There is a rabbit on the pavement, with long soft bunny ears and big bunny feet with fur between the toes. It is sitting up, all alertness, not running yet, wiggling its nose at him. Because it is simply there in the open with the sky above it, John does not understand why it is not fleeing from him. He crouches low and extends his hand, slowly if stiffly, setting down his Faro case. He is on his way to deal at the saloon, but the rabbit must be tame, for it hippity hops over to him and looks up expectantly. Perhaps it is a magician's rabbit. In any case, there are dogs about, to say nothing of citizens over-eager for stew.
He picks it up, so soft and cleanly white. It nestles into his arms, and he is enchanted.
Once Gabriel had become bunnies for him, at Easter, as he could be a flock of crows or ravens, a school of (freshwater) angelfish. John had spent a delightful time encouraging their trust and little attentions, watching them move sometimes separately, sometimes clearly with one will. He had fed them fresh greens, and let one curl up to sleep in his waistcoat. He will never harm any rabbit now, and indeed finds them irresistibly attractive.
The bunny turns, nuzzling his wrist and he feels a warm pleasant current run through him, almost luxuriant.
Suddenly, the Alhambra does not seem so important. He can go deal Faro tomorrow. Normally he puts in an appearance or sends a message, even if he does not intend to work. But it is a nice day and he has the excuse of having slept poorly and a tubercular pain in his chest. He seats himself on the edge of the sidewalk as it is convenient. The dear rabbit squirms and hops away with a powerful kick of its big bunny feet. He watches it serenely, but no longer feels conscientious enough to save it from an unfortunate fate. He leans against a post for a small pleasant snooze.
On waking he decides to simply entertain himself. Rather than taking the faro case back to his room, he walks into the nearby Oriental and deposits it with Morgan. He is needed as casekeeper there but performs his duties perfunctorily, thinking more of the softness and furriness of the little rabbit, especially his feet. As the deck becomes thinner he feels an unrelated desire for spaghetti. This is something he regards as a pleasant novelty and he immediately rises in search of it. The turn has not yet been called, and Morgan looks up in alarm fearing he is severely ill. But John is already departing, his trousers and the edge of his jacket marred by dust from the road.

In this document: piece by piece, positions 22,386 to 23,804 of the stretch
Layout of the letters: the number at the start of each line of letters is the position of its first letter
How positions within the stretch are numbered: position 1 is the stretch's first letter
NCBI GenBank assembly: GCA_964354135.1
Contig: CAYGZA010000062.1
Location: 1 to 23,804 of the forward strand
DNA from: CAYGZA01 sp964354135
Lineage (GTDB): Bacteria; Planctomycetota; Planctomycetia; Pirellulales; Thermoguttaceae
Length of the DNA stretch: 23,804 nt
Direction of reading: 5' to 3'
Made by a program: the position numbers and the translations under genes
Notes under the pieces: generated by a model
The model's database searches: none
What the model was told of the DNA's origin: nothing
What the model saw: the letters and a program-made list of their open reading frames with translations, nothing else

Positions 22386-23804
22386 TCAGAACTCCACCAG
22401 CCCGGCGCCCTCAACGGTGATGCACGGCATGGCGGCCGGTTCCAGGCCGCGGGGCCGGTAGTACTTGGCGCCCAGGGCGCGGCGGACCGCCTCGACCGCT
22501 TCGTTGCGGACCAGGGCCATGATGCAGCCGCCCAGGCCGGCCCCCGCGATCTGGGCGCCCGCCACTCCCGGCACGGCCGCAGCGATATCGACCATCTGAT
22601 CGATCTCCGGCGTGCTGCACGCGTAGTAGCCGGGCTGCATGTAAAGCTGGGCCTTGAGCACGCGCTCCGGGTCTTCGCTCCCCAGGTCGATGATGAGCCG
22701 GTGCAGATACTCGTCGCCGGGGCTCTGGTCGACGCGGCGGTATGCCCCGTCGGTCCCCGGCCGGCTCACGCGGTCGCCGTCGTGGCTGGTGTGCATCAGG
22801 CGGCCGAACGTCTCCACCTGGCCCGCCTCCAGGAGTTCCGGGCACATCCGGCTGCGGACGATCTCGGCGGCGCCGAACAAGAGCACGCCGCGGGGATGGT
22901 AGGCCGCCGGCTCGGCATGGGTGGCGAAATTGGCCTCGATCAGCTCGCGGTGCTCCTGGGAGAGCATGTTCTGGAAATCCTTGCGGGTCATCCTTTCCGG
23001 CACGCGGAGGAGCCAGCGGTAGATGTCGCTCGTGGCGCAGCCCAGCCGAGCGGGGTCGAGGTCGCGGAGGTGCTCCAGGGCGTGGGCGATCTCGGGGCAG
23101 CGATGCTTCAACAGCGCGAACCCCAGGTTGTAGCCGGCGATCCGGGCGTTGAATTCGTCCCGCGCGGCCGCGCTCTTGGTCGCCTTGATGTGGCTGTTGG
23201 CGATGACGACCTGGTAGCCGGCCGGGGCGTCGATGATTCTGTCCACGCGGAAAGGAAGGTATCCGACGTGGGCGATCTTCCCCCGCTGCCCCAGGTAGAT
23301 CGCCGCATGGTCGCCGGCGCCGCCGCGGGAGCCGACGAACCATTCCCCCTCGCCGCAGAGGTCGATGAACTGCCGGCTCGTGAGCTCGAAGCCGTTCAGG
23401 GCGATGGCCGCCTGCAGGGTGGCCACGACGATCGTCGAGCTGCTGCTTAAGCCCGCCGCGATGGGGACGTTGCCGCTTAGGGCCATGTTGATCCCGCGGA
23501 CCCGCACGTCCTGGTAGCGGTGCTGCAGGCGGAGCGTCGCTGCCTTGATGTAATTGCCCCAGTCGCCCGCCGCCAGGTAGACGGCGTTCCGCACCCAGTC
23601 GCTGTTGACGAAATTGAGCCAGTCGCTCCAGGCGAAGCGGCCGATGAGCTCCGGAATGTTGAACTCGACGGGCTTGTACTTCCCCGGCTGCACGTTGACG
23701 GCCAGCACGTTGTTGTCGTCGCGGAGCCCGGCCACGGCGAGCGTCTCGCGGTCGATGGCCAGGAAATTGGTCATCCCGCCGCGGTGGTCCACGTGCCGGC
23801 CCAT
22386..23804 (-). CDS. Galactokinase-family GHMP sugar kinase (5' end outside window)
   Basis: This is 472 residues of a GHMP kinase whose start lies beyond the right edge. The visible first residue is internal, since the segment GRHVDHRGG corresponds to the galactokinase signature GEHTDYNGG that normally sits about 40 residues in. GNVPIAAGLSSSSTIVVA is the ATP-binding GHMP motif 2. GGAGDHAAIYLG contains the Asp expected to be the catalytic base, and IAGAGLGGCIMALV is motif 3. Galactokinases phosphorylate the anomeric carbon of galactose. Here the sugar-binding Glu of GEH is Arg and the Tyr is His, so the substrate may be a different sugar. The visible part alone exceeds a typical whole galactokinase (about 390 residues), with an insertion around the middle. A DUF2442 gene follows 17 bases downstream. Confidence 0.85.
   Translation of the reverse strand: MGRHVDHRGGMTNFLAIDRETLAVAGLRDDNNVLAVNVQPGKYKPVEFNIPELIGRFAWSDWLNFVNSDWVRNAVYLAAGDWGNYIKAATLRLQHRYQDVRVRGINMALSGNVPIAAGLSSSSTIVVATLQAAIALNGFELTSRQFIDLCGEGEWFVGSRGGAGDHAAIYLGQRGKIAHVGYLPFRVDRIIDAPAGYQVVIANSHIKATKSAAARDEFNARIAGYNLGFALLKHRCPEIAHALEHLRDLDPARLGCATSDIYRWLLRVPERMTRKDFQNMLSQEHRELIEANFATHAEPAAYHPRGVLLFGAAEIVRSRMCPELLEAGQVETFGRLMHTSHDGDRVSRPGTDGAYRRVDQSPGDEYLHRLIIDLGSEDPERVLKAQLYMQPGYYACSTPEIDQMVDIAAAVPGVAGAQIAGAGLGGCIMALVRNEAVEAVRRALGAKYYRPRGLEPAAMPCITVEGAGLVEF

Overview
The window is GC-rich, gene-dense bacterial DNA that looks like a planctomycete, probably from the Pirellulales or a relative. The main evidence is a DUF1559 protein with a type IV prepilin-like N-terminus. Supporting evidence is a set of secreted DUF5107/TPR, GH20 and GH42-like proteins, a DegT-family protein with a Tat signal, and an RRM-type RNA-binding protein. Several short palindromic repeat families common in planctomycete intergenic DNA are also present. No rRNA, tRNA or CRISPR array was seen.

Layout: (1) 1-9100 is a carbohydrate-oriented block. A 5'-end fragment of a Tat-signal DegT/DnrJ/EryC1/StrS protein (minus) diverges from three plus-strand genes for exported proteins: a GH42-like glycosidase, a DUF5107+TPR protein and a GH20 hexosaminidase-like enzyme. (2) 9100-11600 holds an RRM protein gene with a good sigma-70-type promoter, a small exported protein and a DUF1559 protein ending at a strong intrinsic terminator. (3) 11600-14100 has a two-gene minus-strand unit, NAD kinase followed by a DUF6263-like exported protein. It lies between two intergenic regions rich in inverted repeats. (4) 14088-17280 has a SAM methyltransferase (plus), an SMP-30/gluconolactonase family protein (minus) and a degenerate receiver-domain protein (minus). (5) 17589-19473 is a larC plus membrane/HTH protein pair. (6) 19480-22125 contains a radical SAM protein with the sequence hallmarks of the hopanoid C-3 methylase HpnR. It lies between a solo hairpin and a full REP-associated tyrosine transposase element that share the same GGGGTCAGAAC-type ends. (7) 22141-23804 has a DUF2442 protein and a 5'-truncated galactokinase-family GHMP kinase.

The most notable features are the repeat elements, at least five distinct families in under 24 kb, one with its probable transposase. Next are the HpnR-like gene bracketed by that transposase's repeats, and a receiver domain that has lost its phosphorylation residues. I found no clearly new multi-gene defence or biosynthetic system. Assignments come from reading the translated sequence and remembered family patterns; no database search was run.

It is a good thing he has already washed and shaved. Across the street he sees Ike Clanton combing his hair and the rabbit hopping further down the boardwalk.
He investigates the lunch counter and, when he discovers there is no actual spaghetti being served he does not approach the hotel but settles for ice-cream and lemonade, into which he pours a healthy slug of scotch, then another and another. Wyatt pulls up a chair next to him, taking the flask from his hand and simply pouring it into his mouth. He catches John's eye and laughs, his eyes crinkling. He points at John's coat and snickers, then prat-falls from the chair in parody of Eddie Foy. "Did you see that remarkable trained rabbit out there on the street?"
John shrugs and does not bother to answer.
But as the alcohol makes its way, flowing through their veins to supply their intellectual centres with added golden stimulation, they feel another current sizzling cold. And they stare at one another aghast.
Immediately they become sheepish.
"I should be at the Alhambra."
"I need a cup of coffee."
Ike Clanton enters, snuggling the sweet and enticing rabbit, who wibbles his nose attractively. When Ike offers to stand them lunch, they recoil in alarm.
Name: John H. Holliday, DDS.
Word Count: 680
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